Kensington editorial director Audrey LaFehr calls historical erotic romance “such a fun genre, because it's still so new we can try just about anything.” One Aphrodisia author, Kate Pearce, writes Regency England erotica, including March's Simply Sexual and the upcoming November title, Simply Sinful. But the imprint's front-runner remains paranormal erotica. “An alternate world really allows the writer the freedom to break all the rules and social taboos they face when writing a contemporary novel set in the 'real' world,” says LaFehr. “The sex tends to be hotter, wilder and much more inventive in paranormals, and the fans seem to be ready and willing to follow the writers' imaginations wherever they want to take them.” Kate Douglas's Wolf Tales novels, which have repeatedly gone back to press, are one Kensington success story. Her latest, Wolf Tales VI, will be published next month.

Bantam Dell senior editor Shauna Summers sees no sign of paranormal erotica slowing down. “The question for a while was, when is paranormal going to implode?” she says. “Now we know it's here to stay. We see it as a niche that has a very solid, loyal readership and is growing from there.” Coming in August as a Delta trade paperback is Seduced by the Storm, the latest installment of Sydney Croft's ACRO (Agency for Covert Rare Operatives) series—which includes sexy, superhuman encounters. Croft also contributes to Bantam's Hot Nights, Dark Desires anthology, released last month.

These genres are so hot, in fact, that there's some serious cross-pollination going on—especially among historicals and paranormal. Kensington author Elizabeth Amber's Lords of Satyr trilogy (including the final installment, Lyon: The Lords of Satyr, due in August) combines these subgenres—and has gone back to press three times. Another steamy example of this unlikely marriage can be seen in Avon's take on traditional fairy tales. In October, they'll release Ravish: The Awakening of Sleeping Beauty by Cathy Yardley.

The newest frontier in erotica, say some publishers, is male/male erotic romance aimed at heterosexual female readers. “Ménage à trois, specifically two men and a women, first became hot a couple of years ago,” says Ellora's Cave's Gorlinsky. “Now people are very fascinated by it.” The e-publisher has a variety of male-male story lines online; a few have been included in recent print anthologies.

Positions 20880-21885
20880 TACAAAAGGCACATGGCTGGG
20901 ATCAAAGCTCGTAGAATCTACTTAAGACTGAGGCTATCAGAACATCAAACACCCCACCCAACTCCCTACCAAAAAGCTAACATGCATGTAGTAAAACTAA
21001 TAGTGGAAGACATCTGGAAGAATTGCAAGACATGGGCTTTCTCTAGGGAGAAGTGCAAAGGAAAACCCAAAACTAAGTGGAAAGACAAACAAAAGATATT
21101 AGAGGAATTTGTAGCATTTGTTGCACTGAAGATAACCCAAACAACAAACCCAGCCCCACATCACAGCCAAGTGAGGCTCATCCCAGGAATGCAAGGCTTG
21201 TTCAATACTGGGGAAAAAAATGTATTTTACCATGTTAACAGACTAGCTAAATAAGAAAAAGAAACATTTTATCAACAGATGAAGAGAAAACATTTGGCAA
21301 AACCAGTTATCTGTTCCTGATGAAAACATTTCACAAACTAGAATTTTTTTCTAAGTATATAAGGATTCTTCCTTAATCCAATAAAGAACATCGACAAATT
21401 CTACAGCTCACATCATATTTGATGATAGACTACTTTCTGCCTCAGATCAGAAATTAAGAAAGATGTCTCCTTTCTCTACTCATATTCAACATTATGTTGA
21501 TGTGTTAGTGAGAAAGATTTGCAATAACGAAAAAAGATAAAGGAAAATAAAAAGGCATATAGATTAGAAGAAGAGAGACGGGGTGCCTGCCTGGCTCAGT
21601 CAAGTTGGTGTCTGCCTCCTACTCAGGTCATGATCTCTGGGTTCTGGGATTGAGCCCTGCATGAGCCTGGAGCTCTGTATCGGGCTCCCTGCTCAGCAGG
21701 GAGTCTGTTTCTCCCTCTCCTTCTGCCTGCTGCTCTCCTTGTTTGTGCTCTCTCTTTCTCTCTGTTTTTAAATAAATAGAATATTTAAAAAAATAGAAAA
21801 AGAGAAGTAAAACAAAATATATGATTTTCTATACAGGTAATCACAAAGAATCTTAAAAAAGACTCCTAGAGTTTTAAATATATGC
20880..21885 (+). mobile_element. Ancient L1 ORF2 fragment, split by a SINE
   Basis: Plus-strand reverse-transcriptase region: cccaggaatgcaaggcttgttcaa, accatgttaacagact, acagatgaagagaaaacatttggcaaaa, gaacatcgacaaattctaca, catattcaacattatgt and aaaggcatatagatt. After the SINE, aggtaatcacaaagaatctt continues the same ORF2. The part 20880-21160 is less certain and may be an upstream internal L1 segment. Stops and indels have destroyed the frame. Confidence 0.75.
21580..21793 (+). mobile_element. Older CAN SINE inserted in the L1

“Interest in gay erotica among heterosexual female readers was once a bit of an industry secret,” says Kara Wuest, assistant to the publishers at Cleis Press. “Perhaps now it's becoming more generally known that many women read gay erotica because they enjoy the eroticization of the masculine form, regardless of orientation.” Their newest gay titles have themes featuring masculine archetypes—Truckers, Cowboys, Country Boys, Hot Cops and Hard Hats—and each, says Wuest, sells better than the last. Next up? July's Backdraft: Firemen Erotica.

“Gay men are feeling freer to say they like romance—a fully fleshed-out story with great characters and plots, and there's a huge number of straight women who want to read gay erotic romance,” says Laura Baumbach, writer and founder of ManLoveRomance Press. “Why not? They like men. One man is good, two are exciting together.” She started the company two years ago, frustrated that, as a writer, she lacked publication options through more traditional channels. Today, her titles rank third, fifth, and eighth among Barnes & Noble's gay erotica bestsellers. “It may take years before New York publishers catch on to the trend, but people are asking for it, so we dove in,” she says. “After all, you can write the best book in the world, but there's no point if readers don't know it's out there.”

Travel Guides Redux
Philadelphia-born travel writer Heather Stimmler-Hall began curating tours of Paris in the late '90s, a few years after moving there as a student. “People who came on the tours often took me aside and asked where they could find sex clubs,” says Stimmler-Hall. “It's quite funny—each one always thought they were the first one to ask.” She did her research but found few guides to serve the sophisticated woman traveler, empowered by films like Heading South and How Stella Got Her Groove Back, and bedazzled by Stimmler-Hall's new home: “Paris has always inspired women as a place of sexual liberation,” she says. That's why she'll publish Naughty Paris: A Lady's Guide to the Sexy City, through Austin, Texas–based Greenleaf Book Group in September. (The book will be available on in mid-July.) “This guide shows women exactly how to choose their own erotic adventure,” says Stimmler-Hall, “from erotic cabarets and art galleries to where to find the right lingerie and shoes in order to get the Frenchwoman attitude.” Up next? Berlin and London. “People don't want to stick erotica in one corner of their lives,” she says. “Whether it's in cooking or travel, they want a little sexiness throughout.”